The global maritime supply chain has, to put it mildly, been tossed about through three turbulent years as the world was swept by the COVID-19 pandemic.
In the immediate aftermath of the initial coronavirus outbreak, whole nations closed their ports and borders, and entire fleets of planes were grounded. Then, as scientists and public health officials learned more about how to prevent, diagnose, and treat COVID-19 infection, demand skyrocketed for shipping of hand sanitizer, masks, and other personal protective equipment (PPE), as well as for ventilators for overrun hospital emergency departments. In the months and years that followed, those able to work from home ordered furniture, equipment, and supplies to fit out their home offices and adjust to homebound family life.
While all this new demand led to record gross revenues for shipping companies, it also dramatically increased complexity and operating costs. In the nearly three years that have followed, labor shortages and quarantines caused historic delays at ports, commercial flights dropped more than 70%, and exacerbated trade imbalances led to massive shortages of containers in key manufacturing regions of the world. All of this impeded and slowed delivery of critical marine spares, equipment, and supplies, while driving up air and sea freight rates astronomically.
Together, we found ways to get you what you needed to keep your fleets safe, able, and sailing, though we know those skyrocketing freight rates have strained your budgets. We did whatever it took to keep your deliveries 99% on time without busting your budget, and you stuck by us through the hard times.
Ocean and Air Freight Rates (and Transit Times) Set to Decline
As we enter 2023, it seems that smoother sailing for procurement departments is at last just over the horizon, with both rates and delays now declining:
- Ocean freight rates are down as much as 90% from Asia to the U.S. West Coast, and down more than 70% to Europe and the U.S. East Coast.
- Air freight rates are also declining, though not as dramatically as ocean freight.
- Road and rail freight rates are expected to remain stable.
- The COVID-era shipping container shortage is now a shipping container surplus.
- A record-breaking absolute capacity of new container ships — reflecting 30% of the entire existing tonnage — is presently on order and due to be delivered in the next two years.
- Maersk, MSC, and CMA CGM will soon all offer air cargo services.
- Average door-to-door transit times from China to the U.S. have fallen from a high of 80 days in early 2022 to 55 days in November.
Granted, this all comes with expectations that shipping revenue will decline in 2023, but so too should procurement costs. With the historic demand of the past few years subsiding, procurement departments will be under heightened pressure to seize all opportunities to reduce logistics costs in order to maintain healthy profit margins.
What You Can Do to Reduce Your Marine Logistics Costs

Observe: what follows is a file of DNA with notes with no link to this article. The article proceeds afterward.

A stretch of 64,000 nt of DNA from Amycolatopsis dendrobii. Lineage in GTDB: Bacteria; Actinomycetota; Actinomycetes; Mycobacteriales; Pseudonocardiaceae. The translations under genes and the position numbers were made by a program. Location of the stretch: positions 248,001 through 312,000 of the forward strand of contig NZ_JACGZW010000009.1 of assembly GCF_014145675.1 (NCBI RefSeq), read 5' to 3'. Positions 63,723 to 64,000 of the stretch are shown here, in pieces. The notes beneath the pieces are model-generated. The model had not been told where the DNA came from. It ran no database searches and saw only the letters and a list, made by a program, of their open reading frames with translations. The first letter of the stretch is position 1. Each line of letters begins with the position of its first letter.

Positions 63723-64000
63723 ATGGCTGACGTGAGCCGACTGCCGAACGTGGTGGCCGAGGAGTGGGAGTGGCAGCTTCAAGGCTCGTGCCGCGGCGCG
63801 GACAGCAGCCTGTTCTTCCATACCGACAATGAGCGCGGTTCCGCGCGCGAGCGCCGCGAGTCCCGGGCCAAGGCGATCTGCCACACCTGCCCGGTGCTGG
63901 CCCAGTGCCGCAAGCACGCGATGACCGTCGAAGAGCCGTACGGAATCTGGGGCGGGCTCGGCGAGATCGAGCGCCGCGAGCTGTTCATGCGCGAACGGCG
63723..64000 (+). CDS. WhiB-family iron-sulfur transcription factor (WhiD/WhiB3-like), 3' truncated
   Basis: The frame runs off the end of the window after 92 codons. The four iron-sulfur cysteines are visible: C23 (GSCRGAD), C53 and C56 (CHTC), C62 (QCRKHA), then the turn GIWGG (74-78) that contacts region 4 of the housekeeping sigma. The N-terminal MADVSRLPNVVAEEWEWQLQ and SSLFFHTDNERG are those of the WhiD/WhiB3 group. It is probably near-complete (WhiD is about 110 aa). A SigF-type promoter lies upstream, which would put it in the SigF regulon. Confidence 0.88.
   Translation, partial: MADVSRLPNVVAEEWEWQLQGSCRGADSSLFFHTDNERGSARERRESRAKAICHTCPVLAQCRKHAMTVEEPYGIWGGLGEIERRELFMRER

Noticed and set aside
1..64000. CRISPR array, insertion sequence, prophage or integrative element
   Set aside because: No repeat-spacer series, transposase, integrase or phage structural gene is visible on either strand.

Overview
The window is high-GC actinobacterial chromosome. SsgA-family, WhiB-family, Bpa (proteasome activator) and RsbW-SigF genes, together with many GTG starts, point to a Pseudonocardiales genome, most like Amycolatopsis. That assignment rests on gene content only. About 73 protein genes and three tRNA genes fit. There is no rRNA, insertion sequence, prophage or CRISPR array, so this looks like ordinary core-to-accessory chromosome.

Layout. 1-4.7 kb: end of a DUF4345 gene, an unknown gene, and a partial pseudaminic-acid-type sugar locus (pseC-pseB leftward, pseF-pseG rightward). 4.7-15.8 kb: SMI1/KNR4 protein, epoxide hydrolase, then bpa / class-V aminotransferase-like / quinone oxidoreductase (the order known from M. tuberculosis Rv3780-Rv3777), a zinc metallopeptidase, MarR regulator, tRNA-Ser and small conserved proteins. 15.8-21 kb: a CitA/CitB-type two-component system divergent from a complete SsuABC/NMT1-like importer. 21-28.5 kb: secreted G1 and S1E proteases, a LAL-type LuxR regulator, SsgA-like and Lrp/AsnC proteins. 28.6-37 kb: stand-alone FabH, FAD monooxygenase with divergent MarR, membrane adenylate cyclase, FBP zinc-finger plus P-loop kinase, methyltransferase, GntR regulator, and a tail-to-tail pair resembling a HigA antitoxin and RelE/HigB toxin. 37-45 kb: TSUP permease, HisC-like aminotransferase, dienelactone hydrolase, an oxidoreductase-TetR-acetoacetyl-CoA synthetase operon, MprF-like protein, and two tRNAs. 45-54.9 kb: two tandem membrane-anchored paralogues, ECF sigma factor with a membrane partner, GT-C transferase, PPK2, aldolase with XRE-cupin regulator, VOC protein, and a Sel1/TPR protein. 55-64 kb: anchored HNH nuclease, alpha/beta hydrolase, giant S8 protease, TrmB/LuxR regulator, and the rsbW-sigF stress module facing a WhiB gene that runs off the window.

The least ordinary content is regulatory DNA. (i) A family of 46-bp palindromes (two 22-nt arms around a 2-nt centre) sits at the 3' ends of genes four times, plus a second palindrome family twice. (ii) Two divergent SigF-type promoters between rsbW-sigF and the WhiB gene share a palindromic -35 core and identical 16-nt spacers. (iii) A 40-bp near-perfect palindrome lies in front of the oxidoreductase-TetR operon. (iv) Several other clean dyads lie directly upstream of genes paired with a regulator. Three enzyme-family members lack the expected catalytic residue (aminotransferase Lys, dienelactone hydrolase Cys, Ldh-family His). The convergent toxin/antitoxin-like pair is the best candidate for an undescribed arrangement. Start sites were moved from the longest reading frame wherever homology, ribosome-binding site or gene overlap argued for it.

Fortunately, we expect 2023 to mark a return to more predictable procurement planning: an opportunity for you to do what you do best to control costs while keeping your fleet shipshape and sailing. Following are some key ways you can reduce costs in the year ahead.
Reap the Rewards of Planning
The chaos of the COVID era sometimes punished planning ahead. Rates, fuel prices, schedules, demand, delays, and everything else were in constant flux to a degree our industry has never seen before. But we expect 2023 to be a return to relative stability in the freight environment.
Planning ahead will once again be reliably rewarded. So map out in advance what you’ll need, where you’ll need it, and when you’ll need it there. Place your orders with plenty of lead time, confident once again that the entire industry won’t turn upside down before delivery.
Plan Backward from Year End
While the future is never certain, we’re returning to an environment in which you can usefully scope out the year ahead rather than reacting to each day’s new crisis. What planned maintenance will your ships need and when? When will major port calls be near key supply hubs? What other important milestones can you anticipate for your ships over the next year?
Plan out the foreseeable needs you’ll have through year’s end, then work back from there. You’ll save yourself a lot of stress and save on shipping costs too.
Revisit Contract Service Agreements
With spikes in fuel costs, many of your contract service agreements have been more expensive than you probably anticipated when signing. Higher fuel costs understandably led to higher shipping costs, but fuel prices have lately been leveling off and declining. Your shipping costs should too.
Carefully review all your contract service agreements that have fuel surcharge provisions or fuel-based pricing. Make sure you’re getting the shipping cost reductions that lower fuel prices allow.
Communicate Your Preferred Supply Ports and Logistics Hubs
Consolidation is one of the more effective ways we can control your costs. Horizon has 30 warehouses located near key suppliers and ports around the world. And we can save you more if we know more… and if your team knows more too.
Communicate your preferred supply ports and logistics hubs to us, to your team, and to all on-board staff who will submit purchase orders. That will allow us to better consolidate your orders and deliver them efficiently to your ships at planned ports of call.
Whether through turbulent seas or in times of smooth sailing, Horizon is here to help you optimize your budget. Whether for scheduled maintenance or an emergency need, we’ll get you whatever you need, wherever and whenever you need it to keep your ships safe, able, and sailing. Call us at +1 800-221-6028 or contact us online anytime, and tell us how we can help.